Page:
Tripoli: A secular state, early elections, solving poverty. Every evening, Sarah al-Ghur joins other residents of Lebanon’s second city Tripoli to debate how to fix her protest-gripped country.
“I’d rather take part in the discussions than applaud or shout out slogans,” says the 32-year-old in the city’s Al-Nour square.
After years of disillusionment and apathy, a freefalling economy and anti-government protests have spurred Lebanese back into political debate.
Across the Mediterranean country, squares where protesters have denounced mismanagement and corruption have also become centres of spontaneous discussion.
In Tripoli, Ghur walks between debate tents, stopping outside one where dozens of people are discussing a “roadmap for the revolution”.
Men and women of all ages sit on the floor, huddle on benches, or stand arms crossed, listening to the latest speaker.
Nearby, protesters revel to the sound of patriotic tunes and techno beats.
“I’ve discovered laws I knew nothing about,” says Ghur, her hair trimmed short and wearing a dress.
“Now I’m more aware of my rights and my duties,” she says, in an impoverished city that has emerged at the forefront of the protests.
A young protester takes the microphone to say he thinks the “popular revolution” must evolve towards “political dialogue”.
He calls for “early parliamentary elections”, as a first step towards an overhaul of the political system.
‘They’d lost all trust’
Every evening from 5 pm to 9 pm, Tripoli residents gather under the tents to rebuild their country one idea at a time.
University professors, activists or even economists are often in attendance.
They talk of secularism and sectarianism, in a country whose legacy from a devastating 1975-91 civil war is a political system that seeks to maintain a fragile balance of power between the myriad of religious communities.
They discuss poverty, in a country where around a third of the population are poor, and the World Bank warns that proportion could soon rise to half.
But they also discuss what they view as the questionable independence of the judiciary, alleged corruption, plummeting public funds, and sometimes urban planning.
In Tripoli, half of all residents already live at or below the poverty line.
Some six weeks into the protest movement, demonstrators in the northern city have continued to gather on a daily basis, even as numbers dwindle in other parts of Lebanon.
The government resigned on October 29, but no concrete measures have been taken to form a new cabinet since.
Philosophy professor Hala Amoun says that, before the protests, most Lebanese had long given up on any political activity.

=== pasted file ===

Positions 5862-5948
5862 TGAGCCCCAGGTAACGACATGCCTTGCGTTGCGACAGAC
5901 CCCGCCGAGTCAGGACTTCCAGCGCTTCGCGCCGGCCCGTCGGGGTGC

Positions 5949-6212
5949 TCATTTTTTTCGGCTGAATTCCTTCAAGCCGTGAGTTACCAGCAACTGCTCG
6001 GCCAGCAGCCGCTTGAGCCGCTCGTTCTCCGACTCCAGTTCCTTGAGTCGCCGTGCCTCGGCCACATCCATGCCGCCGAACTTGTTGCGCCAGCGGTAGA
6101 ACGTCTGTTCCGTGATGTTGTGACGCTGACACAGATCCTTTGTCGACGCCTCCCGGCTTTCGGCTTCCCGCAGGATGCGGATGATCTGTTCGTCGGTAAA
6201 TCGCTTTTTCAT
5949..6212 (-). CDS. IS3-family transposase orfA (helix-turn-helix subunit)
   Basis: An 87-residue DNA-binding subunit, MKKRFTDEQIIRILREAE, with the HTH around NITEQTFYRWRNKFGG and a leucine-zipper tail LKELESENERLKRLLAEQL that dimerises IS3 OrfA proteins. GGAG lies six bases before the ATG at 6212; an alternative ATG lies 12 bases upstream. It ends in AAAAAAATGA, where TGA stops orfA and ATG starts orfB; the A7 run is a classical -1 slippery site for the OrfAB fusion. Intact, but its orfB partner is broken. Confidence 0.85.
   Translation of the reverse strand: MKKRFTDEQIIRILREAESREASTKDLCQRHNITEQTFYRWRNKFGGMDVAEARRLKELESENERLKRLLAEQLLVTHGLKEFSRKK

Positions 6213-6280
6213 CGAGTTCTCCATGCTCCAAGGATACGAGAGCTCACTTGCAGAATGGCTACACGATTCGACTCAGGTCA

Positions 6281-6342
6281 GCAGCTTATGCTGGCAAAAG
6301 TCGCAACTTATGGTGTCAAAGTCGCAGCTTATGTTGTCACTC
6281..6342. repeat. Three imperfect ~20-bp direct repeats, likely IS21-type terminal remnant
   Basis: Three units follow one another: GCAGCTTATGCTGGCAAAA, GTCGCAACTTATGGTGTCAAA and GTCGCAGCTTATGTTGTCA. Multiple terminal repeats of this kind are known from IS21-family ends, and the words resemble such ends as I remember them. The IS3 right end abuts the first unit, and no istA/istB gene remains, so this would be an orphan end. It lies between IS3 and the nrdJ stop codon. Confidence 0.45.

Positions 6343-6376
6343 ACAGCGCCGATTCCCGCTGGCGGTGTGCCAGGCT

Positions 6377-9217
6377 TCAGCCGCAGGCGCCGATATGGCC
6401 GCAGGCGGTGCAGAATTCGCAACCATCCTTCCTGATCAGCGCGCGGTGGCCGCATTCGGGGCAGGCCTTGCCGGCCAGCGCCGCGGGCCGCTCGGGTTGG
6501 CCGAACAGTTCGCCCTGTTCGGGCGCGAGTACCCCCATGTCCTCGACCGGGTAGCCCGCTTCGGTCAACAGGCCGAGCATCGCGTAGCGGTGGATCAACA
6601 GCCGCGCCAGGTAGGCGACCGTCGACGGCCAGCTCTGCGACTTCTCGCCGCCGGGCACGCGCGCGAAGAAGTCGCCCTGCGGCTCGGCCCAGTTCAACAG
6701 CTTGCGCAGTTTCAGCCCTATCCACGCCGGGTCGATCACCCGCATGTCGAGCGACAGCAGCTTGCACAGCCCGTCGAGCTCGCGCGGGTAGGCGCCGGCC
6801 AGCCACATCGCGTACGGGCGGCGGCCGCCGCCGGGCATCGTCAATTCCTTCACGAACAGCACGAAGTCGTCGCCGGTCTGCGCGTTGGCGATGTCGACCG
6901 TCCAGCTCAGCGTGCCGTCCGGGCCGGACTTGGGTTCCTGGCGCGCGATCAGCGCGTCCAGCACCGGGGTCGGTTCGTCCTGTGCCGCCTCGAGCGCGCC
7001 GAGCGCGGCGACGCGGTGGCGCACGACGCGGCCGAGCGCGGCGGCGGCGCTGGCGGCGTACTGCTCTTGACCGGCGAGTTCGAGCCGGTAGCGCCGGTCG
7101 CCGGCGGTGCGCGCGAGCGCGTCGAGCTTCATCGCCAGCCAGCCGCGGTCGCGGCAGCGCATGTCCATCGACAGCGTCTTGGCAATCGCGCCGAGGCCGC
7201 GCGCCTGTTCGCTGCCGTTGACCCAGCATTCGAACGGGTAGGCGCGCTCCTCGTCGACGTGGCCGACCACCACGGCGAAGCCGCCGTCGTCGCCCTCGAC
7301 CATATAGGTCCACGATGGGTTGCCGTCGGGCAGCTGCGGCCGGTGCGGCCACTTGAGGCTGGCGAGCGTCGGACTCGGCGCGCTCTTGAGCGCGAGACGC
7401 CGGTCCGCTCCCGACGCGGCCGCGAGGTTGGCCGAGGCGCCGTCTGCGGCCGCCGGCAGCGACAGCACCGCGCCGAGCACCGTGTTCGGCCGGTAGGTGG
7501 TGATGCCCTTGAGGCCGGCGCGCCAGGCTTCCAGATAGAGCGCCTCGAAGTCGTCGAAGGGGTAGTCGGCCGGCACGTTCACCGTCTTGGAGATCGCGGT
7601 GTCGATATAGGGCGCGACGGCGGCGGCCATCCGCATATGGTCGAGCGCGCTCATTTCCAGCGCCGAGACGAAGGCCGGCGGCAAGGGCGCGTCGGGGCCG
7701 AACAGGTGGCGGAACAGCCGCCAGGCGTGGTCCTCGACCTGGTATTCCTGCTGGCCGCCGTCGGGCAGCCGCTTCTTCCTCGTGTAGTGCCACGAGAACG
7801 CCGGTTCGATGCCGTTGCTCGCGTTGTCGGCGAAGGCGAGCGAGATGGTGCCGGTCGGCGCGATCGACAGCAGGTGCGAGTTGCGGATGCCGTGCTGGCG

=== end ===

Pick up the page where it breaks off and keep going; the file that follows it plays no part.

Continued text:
“They’d lost all trust in the political class,” she said in classical Arabic.
Lebanese have long complained of endless power cuts, gaping inequality, unemployment, and alleged official graft.
But last month a proposed tax on calls via free phone applications such as Whatsapp, pushed them over the edge and onto the streets.
‘Meaning of a revolution’
“This revolution is people becoming more aware,” said the woman, who appeared in her forties, wrapped in a warm red coat.
“But taking to the streets was not enough. They felt they needed to understand, to know more.”
Every evening, she heads down to the square to help dissect the “structural problems” of political power in Lebanon.
“Lebanese are hungry for knowledge,” she says.
“It’s as if they needed to re-examine their economic, social and political reality, to understand how their political and sectarian leader is controlling their life.”
Nadim Shakes, a doctor, is one of the proud initiators of the debate evenings, which he calls “awareness raising conferences”.
The aim is to “think about the country’s future, what will happen after this revolution,” says the 47-year-old, wearing a dark blue jacket over a slightly unbuttoned shirt.
Around the tent, young participants sit together in small groups, chatting in hushed tones or raising their voices when they grow excited or want to make a point.
In one corner, students discuss whether or not they should continue an open-ended strike that will make them lose a year of lectures at university.
Noha Raad, a 49-year-old Arabic language teacher, said she was delighted to be learning something new every evening.
“People need to be made aware,” she says, dressed in a flowery shirt and blue cardigan.
But mostly, she said, “they made us understand the meaning of a revolution”.